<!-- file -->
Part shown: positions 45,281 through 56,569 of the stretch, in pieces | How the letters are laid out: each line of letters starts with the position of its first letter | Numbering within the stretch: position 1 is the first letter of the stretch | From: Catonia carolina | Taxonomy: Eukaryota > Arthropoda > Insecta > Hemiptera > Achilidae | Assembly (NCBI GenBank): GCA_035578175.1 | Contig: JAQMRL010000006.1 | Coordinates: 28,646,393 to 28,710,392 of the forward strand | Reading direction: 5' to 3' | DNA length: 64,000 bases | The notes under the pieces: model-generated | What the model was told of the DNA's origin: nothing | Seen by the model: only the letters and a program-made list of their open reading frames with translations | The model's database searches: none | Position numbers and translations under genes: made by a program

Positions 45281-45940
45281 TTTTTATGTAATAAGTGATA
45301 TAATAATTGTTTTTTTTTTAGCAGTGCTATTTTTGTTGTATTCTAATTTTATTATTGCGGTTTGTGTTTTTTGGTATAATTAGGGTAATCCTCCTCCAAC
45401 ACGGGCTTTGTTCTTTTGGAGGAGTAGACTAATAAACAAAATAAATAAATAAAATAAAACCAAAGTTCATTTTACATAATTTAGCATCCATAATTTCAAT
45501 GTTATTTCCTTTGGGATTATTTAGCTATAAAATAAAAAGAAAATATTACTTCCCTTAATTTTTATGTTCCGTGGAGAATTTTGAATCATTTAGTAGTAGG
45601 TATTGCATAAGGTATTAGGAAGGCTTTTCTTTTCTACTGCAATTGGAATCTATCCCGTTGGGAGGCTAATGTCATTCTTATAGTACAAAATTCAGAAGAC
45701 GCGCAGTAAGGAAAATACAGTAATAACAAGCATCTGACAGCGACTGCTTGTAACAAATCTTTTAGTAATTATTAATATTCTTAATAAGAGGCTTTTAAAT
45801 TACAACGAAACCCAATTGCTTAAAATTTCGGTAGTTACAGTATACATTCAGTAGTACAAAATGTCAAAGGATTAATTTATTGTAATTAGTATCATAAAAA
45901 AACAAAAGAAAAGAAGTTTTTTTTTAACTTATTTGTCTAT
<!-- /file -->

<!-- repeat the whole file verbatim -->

Part shown: positions 45,281 through 56,569 of the stretch, in pieces | How the letters are laid out: each line of letters starts with the position of its first letter | Numbering within the stretch: position 1 is the first letter of the stretch | From: Catonia carolina | Taxonomy: Eukaryota > Arthropoda > Insecta > Hemiptera > Achilidae | Assembly (NCBI GenBank): GCA_035578175.1 | Contig: JAQMRL010000006.1 | Coordinates: 28,646,393 to 28,710,392 of the forward strand | Reading direction: 5' to 3' | DNA length: 64,000 bases | The notes under the pieces: model-generated | What the model was told of the DNA's origin: nothing | Seen by the model: only the letters and a program-made list of their open reading frames with translations | The model's database searches: none | Position numbers and translations under genes: made by a program

Positions 45281-45940
45281 TTTTTATGTAATAAGTGATA
45301 TAATAATTGTTTTTTTTTTAGCAGTGCTATTTTTGTTGTATTCTAATTTTATTATTGCGGTTTGTGTTTTTTGGTATAATTAGGGTAATCCTCCTCCAAC
45401 ACGGGCTTTGTTCTTTTGGAGGAGTAGACTAATAAACAAAATAAATAAATAAAATAAAACCAAAGTTCATTTTACATAATTTAGCATCCATAATTTCAAT
45501 GTTATTTCCTTTGGGATTATTTAGCTATAAAATAAAAAGAAAATATTACTTCCCTTAATTTTTATGTTCCGTGGAGAATTTTGAATCATTTAGTAGTAGG
45601 TATTGCATAAGGTATTAGGAAGGCTTTTCTTTTCTACTGCAATTGGAATCTATCCCGTTGGGAGGCTAATGTCATTCTTATAGTACAAAATTCAGAAGAC
45701 GCGCAGTAAGGAAAATACAGTAATAACAAGCATCTGACAGCGACTGCTTGTAACAAATCTTTTAGTAATTATTAATATTCTTAATAAGAGGCTTTTAAAT
45801 TACAACGAAACCCAATTGCTTAAAATTTCGGTAGTTACAGTATACATTCAGTAGTACAAAATGTCAAAGGATTAATTTATTGTAATTAGTATCATAAAAA
45901 AACAAAAGAAAAGAAGTTTTTTTTTAACTTATTTGTCTAT